@rem         the command that's about to be exectued
:echoexec
@echo %*
@%*
@goto :eof

Finally, you mention that you want to determine the current state of the "echo" command. It's a little tricky because the "echo" command is a built-in intrinsic part of cmd.exe, and not a separate executable file (at least that's what I think makes it tricky). Here's a script that has a subroutine you can use to query the current "echo" status (as well as some commands that test/demonstrate it):

@rem - examples of using the "echo_state" subroutine

@echo
@call :get_echo_state
@echo echo state was %RET%

@echo off
@echo
@call :get_echo_state
@echo echo state was %RET%

@echo on
@echo
@call :get_echo_state
@echo echo state was %RET%

@goto :eof


@rem
@rem  echo_state - returns the current state of the script's echo setting
@rem
@rem    upon return, the environment variable RET will contian the word
@rem    'off' if echo is currently off and 'on' if it's on.  It does this
@rem    by parsing the output of the 'echo' command redirected ot a file.
@rem
@rem    For some reason I find that it's necessary to redirect to a file
@rem    to parse the state, becuase if I try to parse the output of 
@rem    the 'echo' command directly in the "for /f" command like so:
@rem
@rem        @for /f  "tokens=3" %%a in ('echo') do @if "%%a" == "on." set RET=on
@rem
@rem    it always returns that echo is "on" (I suspect this has something to 
@rem    with the 'echo' command being a builtin part of cmd.exe and not
@rem    an external command, but I'm not sure).
@rem

:get_echo_state
@setlocal
@echo > %temp%\echostate.txt
@set RET=off
@for /f  "tokens=3" %%a in (%temp%\echostate.txt) do @if "%%a" == "on." set RET=on
@endlocal & set RET=%RET%
@goto :eof

Personally, I like to immediately set "echo off" at the start of my scripts and use the technique in the my second script above (the 'exec' subroutine) to run a command that might have the command line displayed. I imagine that turning the echo state on and off throughout the script would be a pain to manage.

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This is what I would have done.....I took your code sample and remodified it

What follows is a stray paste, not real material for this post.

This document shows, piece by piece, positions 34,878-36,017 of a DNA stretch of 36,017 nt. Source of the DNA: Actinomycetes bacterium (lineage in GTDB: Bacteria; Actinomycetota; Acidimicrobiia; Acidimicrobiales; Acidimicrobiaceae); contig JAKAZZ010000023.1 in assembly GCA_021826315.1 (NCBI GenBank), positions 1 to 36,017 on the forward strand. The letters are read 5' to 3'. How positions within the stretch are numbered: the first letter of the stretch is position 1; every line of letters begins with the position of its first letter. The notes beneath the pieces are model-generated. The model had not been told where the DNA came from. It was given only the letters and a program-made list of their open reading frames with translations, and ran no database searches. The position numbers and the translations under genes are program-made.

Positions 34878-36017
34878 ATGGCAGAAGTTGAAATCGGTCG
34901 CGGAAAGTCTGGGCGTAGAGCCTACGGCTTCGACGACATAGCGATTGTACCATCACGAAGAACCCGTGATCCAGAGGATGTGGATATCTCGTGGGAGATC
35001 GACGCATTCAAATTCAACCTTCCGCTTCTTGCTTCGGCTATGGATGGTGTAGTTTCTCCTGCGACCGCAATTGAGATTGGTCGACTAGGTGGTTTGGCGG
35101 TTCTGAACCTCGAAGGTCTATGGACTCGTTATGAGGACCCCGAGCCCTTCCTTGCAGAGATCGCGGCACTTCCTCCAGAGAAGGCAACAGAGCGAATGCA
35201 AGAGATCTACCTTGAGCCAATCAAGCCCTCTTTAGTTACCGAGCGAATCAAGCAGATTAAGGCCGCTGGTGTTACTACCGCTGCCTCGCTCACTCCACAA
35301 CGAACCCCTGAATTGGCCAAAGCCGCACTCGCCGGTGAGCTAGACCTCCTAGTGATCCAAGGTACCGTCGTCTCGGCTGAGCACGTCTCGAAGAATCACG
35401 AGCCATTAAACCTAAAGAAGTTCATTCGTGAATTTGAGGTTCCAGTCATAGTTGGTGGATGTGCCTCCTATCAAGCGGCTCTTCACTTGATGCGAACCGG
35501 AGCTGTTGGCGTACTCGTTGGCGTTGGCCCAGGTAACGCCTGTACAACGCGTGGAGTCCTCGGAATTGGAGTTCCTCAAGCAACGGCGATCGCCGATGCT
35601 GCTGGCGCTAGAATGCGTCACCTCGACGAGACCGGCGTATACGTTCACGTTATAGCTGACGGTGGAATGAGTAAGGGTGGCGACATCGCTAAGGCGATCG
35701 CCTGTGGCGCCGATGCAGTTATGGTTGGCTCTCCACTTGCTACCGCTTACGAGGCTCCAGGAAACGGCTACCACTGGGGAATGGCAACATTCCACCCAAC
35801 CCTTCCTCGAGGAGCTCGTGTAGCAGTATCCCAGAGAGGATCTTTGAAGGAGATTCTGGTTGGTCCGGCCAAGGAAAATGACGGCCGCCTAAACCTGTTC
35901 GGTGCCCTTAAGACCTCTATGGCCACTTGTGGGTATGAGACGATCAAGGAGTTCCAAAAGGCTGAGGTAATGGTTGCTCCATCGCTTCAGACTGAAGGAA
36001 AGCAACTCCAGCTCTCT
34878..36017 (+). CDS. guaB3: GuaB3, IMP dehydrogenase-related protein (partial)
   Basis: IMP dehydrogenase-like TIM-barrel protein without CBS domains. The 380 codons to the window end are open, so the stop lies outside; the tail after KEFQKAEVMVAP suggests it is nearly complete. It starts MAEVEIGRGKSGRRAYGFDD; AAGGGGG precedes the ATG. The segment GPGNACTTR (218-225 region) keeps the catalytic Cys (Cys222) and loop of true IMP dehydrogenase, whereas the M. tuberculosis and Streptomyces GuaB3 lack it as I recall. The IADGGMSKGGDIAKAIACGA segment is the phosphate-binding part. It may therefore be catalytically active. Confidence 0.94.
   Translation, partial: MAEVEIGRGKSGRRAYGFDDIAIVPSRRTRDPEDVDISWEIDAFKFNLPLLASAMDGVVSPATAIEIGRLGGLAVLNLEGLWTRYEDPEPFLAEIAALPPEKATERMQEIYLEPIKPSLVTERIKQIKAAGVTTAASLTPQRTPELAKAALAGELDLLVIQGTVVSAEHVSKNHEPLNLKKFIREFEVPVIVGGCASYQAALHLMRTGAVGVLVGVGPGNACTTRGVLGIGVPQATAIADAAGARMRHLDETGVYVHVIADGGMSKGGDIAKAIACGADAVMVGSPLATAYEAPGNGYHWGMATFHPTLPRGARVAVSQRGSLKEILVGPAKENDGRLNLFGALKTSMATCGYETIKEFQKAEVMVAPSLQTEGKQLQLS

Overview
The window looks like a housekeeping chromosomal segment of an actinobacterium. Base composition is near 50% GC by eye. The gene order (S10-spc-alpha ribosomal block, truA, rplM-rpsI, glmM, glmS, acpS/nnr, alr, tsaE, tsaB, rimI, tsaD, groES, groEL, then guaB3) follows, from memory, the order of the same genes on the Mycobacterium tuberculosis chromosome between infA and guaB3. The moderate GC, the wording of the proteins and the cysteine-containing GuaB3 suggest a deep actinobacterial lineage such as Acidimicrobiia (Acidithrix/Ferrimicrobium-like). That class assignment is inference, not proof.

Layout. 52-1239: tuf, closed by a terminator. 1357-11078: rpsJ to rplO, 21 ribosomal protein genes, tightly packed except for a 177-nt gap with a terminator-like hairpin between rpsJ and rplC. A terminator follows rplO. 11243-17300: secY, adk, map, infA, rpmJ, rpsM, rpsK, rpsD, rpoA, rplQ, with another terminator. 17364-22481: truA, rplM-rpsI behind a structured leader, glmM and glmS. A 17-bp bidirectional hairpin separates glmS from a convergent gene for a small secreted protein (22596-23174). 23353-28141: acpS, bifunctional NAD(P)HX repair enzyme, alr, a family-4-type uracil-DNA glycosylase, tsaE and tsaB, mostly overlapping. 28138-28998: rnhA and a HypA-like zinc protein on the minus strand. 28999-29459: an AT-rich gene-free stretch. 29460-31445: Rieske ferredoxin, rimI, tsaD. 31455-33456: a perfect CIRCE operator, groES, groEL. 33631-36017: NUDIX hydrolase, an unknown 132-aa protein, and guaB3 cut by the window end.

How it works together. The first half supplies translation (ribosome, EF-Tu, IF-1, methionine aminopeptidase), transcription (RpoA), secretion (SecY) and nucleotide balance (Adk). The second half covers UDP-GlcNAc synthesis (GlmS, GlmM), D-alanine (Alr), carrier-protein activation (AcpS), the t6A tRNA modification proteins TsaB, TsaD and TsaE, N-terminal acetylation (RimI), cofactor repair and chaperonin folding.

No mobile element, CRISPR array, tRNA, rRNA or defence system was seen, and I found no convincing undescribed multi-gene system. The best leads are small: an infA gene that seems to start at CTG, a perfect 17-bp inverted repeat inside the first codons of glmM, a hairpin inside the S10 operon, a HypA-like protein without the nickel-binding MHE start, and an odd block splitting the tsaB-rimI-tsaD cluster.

@ECHO OFF
@SET APPLY_ORA=YES
@REM ...
IF %APPLY_ORA%==YES (
    @ECHO Doing Oracle
    @ECHO ON
    CALL %SOME_ORACLE_SPECIFIC_COMMAND% %SOME_ORACLE_SPECIFIC_FLAGS%
    CALL %ANOTHER_ORACLE_SPECIFIC_COMMAND% %SOME_ORACLE_SPECIFIC_FLAGS%
    @ECHO OFF
) ELSE (
    @ECHO Skipping Oracle
    @ECHO ON
    REM Do Something Else
    @ECHO OFF
)
@ECHO ON

I'm not sure if that is what you're asking....

Output

Based from the edited sample, it'll display all commands between the @ECHO ON and @ECHO OFF instruction, (so basically, it'll do the 1st call, and display everything that is executed by the call, and execute the next call, etc.)

share|improve this answer
    
What is the sample output? Could you edit your post please? –  Hamish Grubijan Feb 6 '10 at 3:26
    
Check my edit.... –  Buhake Sindi Feb 8 '10 at 11:19

To echo only the contents of the if-statement, have the if-statement call a subroutine. Turn @echo on at the start of the routine, and @echo off at the end.

:InnerIfStatements
@echo on
::Do stuff here
@echo off
goto :EOF

To set echo back to what it was previously instead, store the echo-status in a variable, and call @echo %ECHOSTATUS% instead.

echo > tempfile.tmp
for /f "tokens=3 delims= " %%i in (tempfile.tmp) do set ECHOSTATUS=%%i
set ECHOSTATUS=%ECHOSTATUS:~0,-1%
del tempfile.tmp

Here is a full, working example:

@echo off
echo Echo is now off

echo > tempfile.tmp
for /f "tokens=3 delims= " %%i in (tempfile.tmp) do set ECHOSTATUS=%%i
set ECHOSTATUS=%ECHOSTATUS:~0,-1%
del tempfile.tmp

if "1" == "1" call :InnerIfStatements

echo Echo should be off again.
pause
exit /b 0

:InnerIfStatements
@echo on
echo Echo is now on.
@echo %ECHOSTATUS%
goto :EOF

Here's the output:

Echo is now off

C:\Users\BlueRaja\Desktop>echo Echo is now on.
Echo is now on.
Echo should be off again.
Press any key to continue . . .

share|improve this answer
    
Could you provide a minimal sample with output please? –  Hamish Grubijan Feb 6 '10 at 3:27
    
@Hamish: Check now. The previous example was incorrect; 'echo' (apparently) calls echo in a separate console, so that it always gets set to 'on.' This new solution works. –  BlueRaja - Danny Pflughoeft Feb 6 '10 at 17:39